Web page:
Hail Casar! The Most Catholic Movie Ever Made?
By Gail Deibler Finke
It’s almost impossible to review Hail Casar! the latest film from the Coen Brothers, because nearly everything in it connects to everything else, and to write about one part is to hint at all the rest.
A romp set in the Golden Age of Hollywood, Hail Caesar! is in many ways an homage to the escapist movies of the 40s and 50s — but that’s not what it’s about. (If you love old movies, though, you’re going to love the spoofs in this one).
As in most Coen Brothers films, the characters have little idea of what is going on around them, and the point of the story isn’t revealed until the movie’s end. Is it about a kidnapped movie star? A plot against Hollywood? A plot against America? The temptation of a good man? Or is it about salvation?
It’s about all those things and more, rolled up into a triple dose of Coen Brothers. If you don’t like their take on things, you sure won’t like this. But if you do, it’s a feast.
Josh Brolin stars as Eddie Mannix, a Hollywood executive whose work consist of making the zany mix of actors and directors happy and keeping them on schedule. He’s also a devout Catholic who confesses every day, lives in a little bungalow with his wife and children (no mansions for this exec) and is being wooed by Lockheed to work on bombs.
“Armageddon,” he says, when he’s shown a photo of a hydrogen bomb explosion. But is it okay to work for the devil if the hours are better?
And his hours are bad. Up early, out late, removing starlets from “French postcard” photo shoots, looking into ransoms. The movie industry, it’s hinted, is on its last legs. Does he have a future at Capitol Pictures? It there a future in capitalism itself?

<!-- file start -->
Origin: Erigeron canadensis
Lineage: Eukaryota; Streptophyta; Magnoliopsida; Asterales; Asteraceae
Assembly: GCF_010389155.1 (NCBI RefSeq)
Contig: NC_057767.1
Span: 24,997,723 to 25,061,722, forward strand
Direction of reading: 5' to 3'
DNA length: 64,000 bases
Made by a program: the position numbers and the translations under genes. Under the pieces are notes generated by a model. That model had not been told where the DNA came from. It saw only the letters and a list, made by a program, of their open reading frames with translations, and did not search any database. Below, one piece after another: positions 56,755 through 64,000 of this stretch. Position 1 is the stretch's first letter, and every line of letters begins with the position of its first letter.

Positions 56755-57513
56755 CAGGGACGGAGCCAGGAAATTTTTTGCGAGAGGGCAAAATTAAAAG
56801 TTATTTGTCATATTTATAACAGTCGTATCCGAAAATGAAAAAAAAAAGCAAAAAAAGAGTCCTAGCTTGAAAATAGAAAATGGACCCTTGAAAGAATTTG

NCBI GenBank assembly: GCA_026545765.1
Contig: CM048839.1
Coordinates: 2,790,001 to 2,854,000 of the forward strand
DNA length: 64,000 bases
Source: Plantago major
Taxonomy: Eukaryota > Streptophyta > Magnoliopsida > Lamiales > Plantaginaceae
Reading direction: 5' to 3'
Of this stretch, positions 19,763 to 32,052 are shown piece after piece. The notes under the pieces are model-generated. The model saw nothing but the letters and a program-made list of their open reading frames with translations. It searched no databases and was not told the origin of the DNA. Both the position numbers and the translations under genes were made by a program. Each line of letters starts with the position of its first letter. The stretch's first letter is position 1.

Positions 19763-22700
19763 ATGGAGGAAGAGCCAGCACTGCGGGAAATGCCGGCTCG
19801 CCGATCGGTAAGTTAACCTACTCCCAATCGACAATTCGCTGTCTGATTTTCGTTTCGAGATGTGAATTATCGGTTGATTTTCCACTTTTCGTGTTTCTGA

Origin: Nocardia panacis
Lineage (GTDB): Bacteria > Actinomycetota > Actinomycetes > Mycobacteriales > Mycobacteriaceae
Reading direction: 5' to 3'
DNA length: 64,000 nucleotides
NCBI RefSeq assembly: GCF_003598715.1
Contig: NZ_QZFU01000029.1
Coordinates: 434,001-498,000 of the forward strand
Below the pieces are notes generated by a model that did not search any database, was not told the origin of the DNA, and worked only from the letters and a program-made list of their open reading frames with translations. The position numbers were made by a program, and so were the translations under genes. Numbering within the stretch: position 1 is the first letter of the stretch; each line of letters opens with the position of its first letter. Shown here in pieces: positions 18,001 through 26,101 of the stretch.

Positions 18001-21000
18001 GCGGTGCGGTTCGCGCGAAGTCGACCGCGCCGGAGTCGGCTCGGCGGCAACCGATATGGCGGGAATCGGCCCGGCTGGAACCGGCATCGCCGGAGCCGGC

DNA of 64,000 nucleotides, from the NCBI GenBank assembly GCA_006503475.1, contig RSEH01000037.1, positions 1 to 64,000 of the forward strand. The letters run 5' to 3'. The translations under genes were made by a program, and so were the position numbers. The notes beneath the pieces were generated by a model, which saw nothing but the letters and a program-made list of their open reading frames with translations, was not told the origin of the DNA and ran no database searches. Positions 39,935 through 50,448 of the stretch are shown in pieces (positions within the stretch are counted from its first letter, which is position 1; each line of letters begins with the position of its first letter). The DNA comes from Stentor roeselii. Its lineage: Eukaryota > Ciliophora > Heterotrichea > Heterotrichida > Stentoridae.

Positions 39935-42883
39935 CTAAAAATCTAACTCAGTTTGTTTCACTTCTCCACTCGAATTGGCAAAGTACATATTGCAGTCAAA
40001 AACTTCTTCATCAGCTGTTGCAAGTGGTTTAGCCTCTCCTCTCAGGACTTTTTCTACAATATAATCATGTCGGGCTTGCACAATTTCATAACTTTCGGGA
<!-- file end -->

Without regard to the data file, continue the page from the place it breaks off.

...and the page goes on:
Meanwhile he has to get religious leaders to give the okay to a blockbuster Biblical movie, Hail Caesar! A Tale of the Christ. Then the film’s star, Baird Whitlock (George Clooney– who wears nothing but Roman armour throughout the film), goes missing in the middle of production. Mannix has to find him, while also taking care of the wayward star of water ballet movies, putting off twin reporters (one a gossip writer and one a news writer — both of whom cover the same stories) and placating high-class movie director Laurence Lorenz. The latter is suddenly saddled with a cowboy star who can’t act but who was sent by the studio boss himself to star in a Lorenz’s latest “drawing room picture.”
Or is that what he was sent for?
There are stories within stories in this film, in which some characters work out their salvation in fear and trembling, and others don’t even know they have been saved. To my knowledge, the Coen Brothers are not Catholic, but this is a Catholic movie through and through, a joyful, crazy mess that could be used as an illustration of what it means to be Catholic and belong to a Church where sinners and saints are all mixed together, sometimes in the same person, looking for salvation where they expect it to be and missing it in each other. But always, always worth saving.
Gail Deibler Finke is Senior Editor of The Catholic Beat.
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